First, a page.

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DaveBryan-5712 avatar image
DaveBryan-5712 asked ·

Domain Controller in Azure also need FW rules to allow on-premises authentications

We are extending our domain into Azure. I am setting up an AD site for Azure and deploying a domain controller there. I have always thought the best design of AD is to allow any client to authenticate to any DC. That way if a DC goes down or there is a site discovery issue, etc. things do not break. Obviously you still want your on-premises clients to authenticate to your on-premises DCs and your Azure clients to authenticate to your Azure DCs. In order to accomplish this, we obviously have to setup a lot more NSG/Firewall rules, etc. What do you guys think? Obviously you need the DCs to replicate to each other, but should you allow on-premises clients to authenticate to an Azure DC? or is that not really needed if you have multiple on-premises DCs?

azure-active-directoryazure-ad-domain-services
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LukasBeran answered ·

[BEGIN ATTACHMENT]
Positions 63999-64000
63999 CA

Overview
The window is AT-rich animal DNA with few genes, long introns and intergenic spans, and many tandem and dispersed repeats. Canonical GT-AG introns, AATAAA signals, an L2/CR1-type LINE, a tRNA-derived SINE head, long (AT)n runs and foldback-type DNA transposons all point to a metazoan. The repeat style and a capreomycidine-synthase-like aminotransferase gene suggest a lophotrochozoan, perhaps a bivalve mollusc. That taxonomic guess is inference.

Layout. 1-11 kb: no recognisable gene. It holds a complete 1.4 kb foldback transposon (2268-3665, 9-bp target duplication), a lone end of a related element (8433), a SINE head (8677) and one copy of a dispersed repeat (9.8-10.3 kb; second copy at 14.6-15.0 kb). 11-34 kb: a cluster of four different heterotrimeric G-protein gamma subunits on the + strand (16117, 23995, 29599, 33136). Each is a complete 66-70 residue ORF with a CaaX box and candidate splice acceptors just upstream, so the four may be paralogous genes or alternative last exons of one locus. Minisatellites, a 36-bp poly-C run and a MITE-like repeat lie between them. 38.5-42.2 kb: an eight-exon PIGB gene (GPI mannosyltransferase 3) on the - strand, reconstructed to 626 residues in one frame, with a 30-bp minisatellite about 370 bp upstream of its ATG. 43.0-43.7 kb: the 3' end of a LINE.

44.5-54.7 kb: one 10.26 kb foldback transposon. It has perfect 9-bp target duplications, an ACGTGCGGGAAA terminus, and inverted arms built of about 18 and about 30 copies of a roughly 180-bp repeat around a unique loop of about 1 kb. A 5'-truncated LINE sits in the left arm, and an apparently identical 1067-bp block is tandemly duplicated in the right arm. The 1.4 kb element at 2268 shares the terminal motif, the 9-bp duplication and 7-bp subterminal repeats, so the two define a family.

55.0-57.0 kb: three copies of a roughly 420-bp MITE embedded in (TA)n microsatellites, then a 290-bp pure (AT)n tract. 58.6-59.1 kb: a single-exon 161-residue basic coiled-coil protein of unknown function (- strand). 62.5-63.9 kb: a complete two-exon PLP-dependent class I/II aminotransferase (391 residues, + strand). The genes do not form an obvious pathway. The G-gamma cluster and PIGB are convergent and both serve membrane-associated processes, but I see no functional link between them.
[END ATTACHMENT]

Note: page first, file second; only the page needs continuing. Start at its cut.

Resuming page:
Hi.

If Azure is going to be your second datacenter, you should allow authentication to Azure DCs also from onprem infrastructure. So if Azure is going to extend your onpremises datacenter, then you should interconnect those networks, so use either Azure ExpressRoute or site-to-site VPN. Then the infrastructure deployed in Azure will be part of your internal network.

You should never expose DCs directly to the Internet, DCs should be accessible only from internal network.

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ChaitanyaSreeramsetty-3905 avatar image
ChaitanyaSreeramsetty-3905 answered ·

I hope you have extended your DC to Azure from On-premises via a secure channel like express route or site-to-site VPN.

Where the Azure Gateway provides a connection between on-premises VPN device and virtual network. All requests between the DC servers in the cloud and on-premises pass through the gateway. User-defined routes (UDRs) handle routing for on-premises traffic that passes to Azure.

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DaveBryan-5712 answered ·

Yes - We have an express route connection, but there are still FW rules and NSGs that have to be setup properly, so the main concern is should you add those ports in so that on-premises computers can authenticate to the DCs in Azure if needed. It sounds like everyone is saying that all on-premises workstations that normally only communicate with the on-premises DCs, should also have 389, 445, 53, etc open to the DC in Azure.

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LukasBeran answered ·

In that case yes, you should open the ports as Azure is your "external" datacenter and in case of some outage in your primary datacenter, Azure will handle the requests.

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